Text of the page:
It’s something it’s a wonderful thing that we have, that’s been growing in our field. It’s called discernment counseling and it’s something that is not therapy. So you are right in saying it’s a process. It’s very much a structured approach for those couples. The ideal couple is those where one is in and committed and one is really stepping out. Already they don’t really know what they want to do and so this process helps bring them to the table. It’s more of a decision making type of a counseling. So it’s very short term it’s no longer than four to six sessions and it’s focused on the goals, are focused on confidence and clarity in that decision to move forward.
0:16:06 – Speaker 2
So, whatever that decision may be and I guess there are different paths you can take but it is basically a decision making process to make sure closure is had in everything. So what are the? What are the three?
0:16:19 – Speaker 4
So there’s three pathways. Yeah, there’s going to be three from the very beginning. The first part when we sit down, we’re talking about the three choices that are in front of us, which is staying status quo, which is everything that’s going on right now. Maybe you guys decide that you just want to press pause and just live life right now because, for whatever reason, can’t put forth the effort or can’t go through a divorce timing or. The next one would be let’s pursue divorce. And then the third one is reconciliation.
0:16:50 – Speaker 2
Now, how effective do you see? Do you have statistics for us on who chooses what pathway? Like what are we?
0:16:56 – Speaker 4
seeing with this. So here’s the fascinating things when we’re looking at this is that thankfully we’ve been, it’s been out long enough to have some studies and it’s showing that it’s saving marriages that wouldn’t, that would have otherwise have been divorced Amazing. And so when we’re looking at who’s referring couples right, so I’ll just kind of start there we have judges, we have family law attorneys, we have other counselors in the field that may not do discernment but recognize these couples and guide them towards discernment. So we have a lot of people referring couples are now even in the know about it themselves, so they’re seeking discernment counseling.
0:17:35 – Speaker 2
So you you have couples sometimes come in your office and say I want discernment counseling.
0:17:39 – Speaker 4
We get the phone. This is because we have that on our website and there’s a national database as well for those looking for it.
0:17:46 – Speaker 1
One of the words that you said. Well, the word that you said that just is like a red light in my brain not in a negative way, in a good way is clarity. That is like a key word for my husband. So I’m just like, oh, clarity, yeah, we’re realizing in our own marriage and our parenting that.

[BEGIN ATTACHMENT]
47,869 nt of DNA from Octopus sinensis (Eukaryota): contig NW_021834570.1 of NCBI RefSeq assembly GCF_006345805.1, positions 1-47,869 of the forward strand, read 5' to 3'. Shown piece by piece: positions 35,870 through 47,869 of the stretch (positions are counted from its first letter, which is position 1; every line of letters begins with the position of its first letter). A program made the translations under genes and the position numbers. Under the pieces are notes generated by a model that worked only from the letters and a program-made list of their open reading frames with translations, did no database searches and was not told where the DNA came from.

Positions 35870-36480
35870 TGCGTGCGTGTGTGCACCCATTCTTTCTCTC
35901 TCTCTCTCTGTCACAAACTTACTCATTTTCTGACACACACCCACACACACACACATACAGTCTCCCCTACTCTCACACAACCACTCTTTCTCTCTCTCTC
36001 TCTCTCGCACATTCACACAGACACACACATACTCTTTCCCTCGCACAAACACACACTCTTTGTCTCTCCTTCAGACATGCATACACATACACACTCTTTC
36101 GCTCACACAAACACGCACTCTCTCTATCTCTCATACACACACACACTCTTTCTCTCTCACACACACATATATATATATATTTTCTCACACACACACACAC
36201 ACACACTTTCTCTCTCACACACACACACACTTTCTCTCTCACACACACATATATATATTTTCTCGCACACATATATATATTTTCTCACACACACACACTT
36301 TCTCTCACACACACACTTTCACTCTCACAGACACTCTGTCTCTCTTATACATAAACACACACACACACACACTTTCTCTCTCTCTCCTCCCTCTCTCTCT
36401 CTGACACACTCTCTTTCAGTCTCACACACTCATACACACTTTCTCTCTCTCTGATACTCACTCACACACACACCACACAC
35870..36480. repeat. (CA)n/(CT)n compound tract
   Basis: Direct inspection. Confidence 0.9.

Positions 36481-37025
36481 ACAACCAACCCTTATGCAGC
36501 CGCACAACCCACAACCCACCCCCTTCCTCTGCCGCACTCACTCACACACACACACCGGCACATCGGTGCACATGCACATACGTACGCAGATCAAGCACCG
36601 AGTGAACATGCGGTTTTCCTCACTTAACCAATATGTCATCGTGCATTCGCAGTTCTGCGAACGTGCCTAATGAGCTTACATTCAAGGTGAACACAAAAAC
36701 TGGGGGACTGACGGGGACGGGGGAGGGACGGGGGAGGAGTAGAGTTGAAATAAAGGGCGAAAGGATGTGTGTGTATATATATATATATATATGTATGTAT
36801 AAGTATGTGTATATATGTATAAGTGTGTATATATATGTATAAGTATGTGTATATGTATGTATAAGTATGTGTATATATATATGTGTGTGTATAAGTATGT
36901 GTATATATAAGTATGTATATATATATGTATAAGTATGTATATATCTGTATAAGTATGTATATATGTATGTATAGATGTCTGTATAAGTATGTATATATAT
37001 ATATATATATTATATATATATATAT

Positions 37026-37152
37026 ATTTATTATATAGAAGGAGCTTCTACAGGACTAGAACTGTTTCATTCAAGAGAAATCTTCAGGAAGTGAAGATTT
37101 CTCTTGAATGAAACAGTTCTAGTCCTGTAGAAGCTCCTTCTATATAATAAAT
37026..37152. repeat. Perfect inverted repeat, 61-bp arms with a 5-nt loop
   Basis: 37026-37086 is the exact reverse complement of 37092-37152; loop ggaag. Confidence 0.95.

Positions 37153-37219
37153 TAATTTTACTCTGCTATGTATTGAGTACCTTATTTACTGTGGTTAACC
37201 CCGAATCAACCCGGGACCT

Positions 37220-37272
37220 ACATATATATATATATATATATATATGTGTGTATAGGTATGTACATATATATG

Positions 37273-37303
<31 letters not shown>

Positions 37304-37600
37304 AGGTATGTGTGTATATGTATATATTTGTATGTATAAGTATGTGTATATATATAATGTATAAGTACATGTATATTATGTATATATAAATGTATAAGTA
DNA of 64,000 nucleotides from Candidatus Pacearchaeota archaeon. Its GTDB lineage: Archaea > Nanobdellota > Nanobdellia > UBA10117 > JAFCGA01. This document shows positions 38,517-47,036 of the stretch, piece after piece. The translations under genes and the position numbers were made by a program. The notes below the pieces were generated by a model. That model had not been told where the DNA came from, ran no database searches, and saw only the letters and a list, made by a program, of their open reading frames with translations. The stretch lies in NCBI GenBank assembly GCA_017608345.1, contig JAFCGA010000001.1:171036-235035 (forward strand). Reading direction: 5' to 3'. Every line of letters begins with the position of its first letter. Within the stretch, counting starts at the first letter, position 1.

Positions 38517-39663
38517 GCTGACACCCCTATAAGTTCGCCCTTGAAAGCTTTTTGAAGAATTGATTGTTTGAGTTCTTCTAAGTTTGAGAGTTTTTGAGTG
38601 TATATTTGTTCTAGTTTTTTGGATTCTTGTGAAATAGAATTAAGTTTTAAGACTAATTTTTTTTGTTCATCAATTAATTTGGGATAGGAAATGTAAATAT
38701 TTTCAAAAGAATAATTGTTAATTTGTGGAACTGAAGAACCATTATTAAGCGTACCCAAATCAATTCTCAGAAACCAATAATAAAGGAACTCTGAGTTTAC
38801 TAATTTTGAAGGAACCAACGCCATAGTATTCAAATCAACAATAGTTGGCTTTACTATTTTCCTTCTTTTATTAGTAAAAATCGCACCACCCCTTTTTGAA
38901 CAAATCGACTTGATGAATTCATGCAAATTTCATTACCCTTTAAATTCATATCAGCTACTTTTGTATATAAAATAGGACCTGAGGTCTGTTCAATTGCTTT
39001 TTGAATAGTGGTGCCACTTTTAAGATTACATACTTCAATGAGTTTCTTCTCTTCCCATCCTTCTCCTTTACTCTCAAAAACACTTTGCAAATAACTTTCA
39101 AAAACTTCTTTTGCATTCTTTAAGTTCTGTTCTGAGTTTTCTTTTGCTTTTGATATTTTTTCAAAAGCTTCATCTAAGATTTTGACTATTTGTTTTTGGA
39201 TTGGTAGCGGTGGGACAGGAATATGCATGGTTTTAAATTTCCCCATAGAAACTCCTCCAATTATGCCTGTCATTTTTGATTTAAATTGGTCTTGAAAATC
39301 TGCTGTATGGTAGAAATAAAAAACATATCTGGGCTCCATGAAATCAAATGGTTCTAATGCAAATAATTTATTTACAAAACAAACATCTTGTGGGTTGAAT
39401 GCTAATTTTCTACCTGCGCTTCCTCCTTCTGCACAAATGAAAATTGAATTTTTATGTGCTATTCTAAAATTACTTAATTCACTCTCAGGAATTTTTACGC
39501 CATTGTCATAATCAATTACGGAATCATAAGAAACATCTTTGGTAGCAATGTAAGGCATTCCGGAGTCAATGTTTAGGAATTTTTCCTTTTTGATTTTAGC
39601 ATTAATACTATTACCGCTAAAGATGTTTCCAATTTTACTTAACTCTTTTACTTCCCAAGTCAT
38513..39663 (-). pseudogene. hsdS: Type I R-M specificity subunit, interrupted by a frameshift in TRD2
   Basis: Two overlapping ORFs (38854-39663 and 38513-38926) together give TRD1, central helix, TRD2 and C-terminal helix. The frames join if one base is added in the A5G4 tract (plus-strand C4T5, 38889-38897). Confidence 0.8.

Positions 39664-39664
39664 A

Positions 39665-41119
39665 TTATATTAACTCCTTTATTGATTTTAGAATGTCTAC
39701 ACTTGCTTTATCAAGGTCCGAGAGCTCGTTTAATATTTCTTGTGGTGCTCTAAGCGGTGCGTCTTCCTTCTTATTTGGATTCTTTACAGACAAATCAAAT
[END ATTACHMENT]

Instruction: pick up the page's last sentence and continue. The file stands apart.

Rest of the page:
One of the things missing a lot is clarity. Correct that we’re not necessarily on two ends of the spectrum on an issue. We just need to clarify what the other person is saying. So I can see how that would be incredible when you have a huge and they’re thinking this is you know it’s like a miscommunication, a lot of they need clarity. So before I jump into counseling, which can get muddy and emotional very quickly, very quickly yes you. You offer a process of bringing clarity which is incredible. This is so smart.
0:18:34 – Speaker 4
It’s wonderful and it really does. We go back to that word, accountability too. It brings the specific question and outline that we take them through. We do it together, portions of it we do together, all in the same room, and then I do separate with each spouse so that I get a chance to really assess and find out what their version of the story is and see where their accountability is in the breakdown, which oftentimes is really hard to come by when we’re stuck in blame.
0:19:03 – Speaker 1
Yes, and don’t you do most of this separate.
0:19:06 – Speaker 4
There are a lot of it is done separate and then we come back together and they share with each other what they’ve learned from those individuals.
So there is still an assessment of what are the hard and soft reasons for divorce. So we kind of separate it in the like is there addiction, is there infidelity, is there abuse? You know, we look at those things as well, which is still important. But then we looked at. We look at the other things that contribute as well, like communication breakdowns, what are the patterns, what are the behaviors that are contributing to this, and then we look at what is it that each of you are doing?
So sometimes this might be the first time that the spouse is hearing the other, that the partner’s accountability and humility of saying, okay, I have done some of these things, I have contributed to it. Wow, and to hear that just you can see someone melt, yeah, the healing Of, like, I’ve been waiting so long to hear it. So it’s, it’s starting that process and and really it is about it’s finding the clarity to make sure that what they’re doing is what they really want to be doing. Because how many attorneys tell us, like they can see sitting there talking to their client that they’re not really ready for the divorce yet? So then they’re referring them to discernment counseling.
0:20:20 – Speaker 2
So say you have a couple that comes in and they’re they’re going through discernment counseling and they’re like we’re going to turn things around, like what happens after discernment counseling. Then do they go into actual counseling where they’re like, because at that point though they have so much clarity, they’re probably ready to put in the work. Right, there’s a little bit of.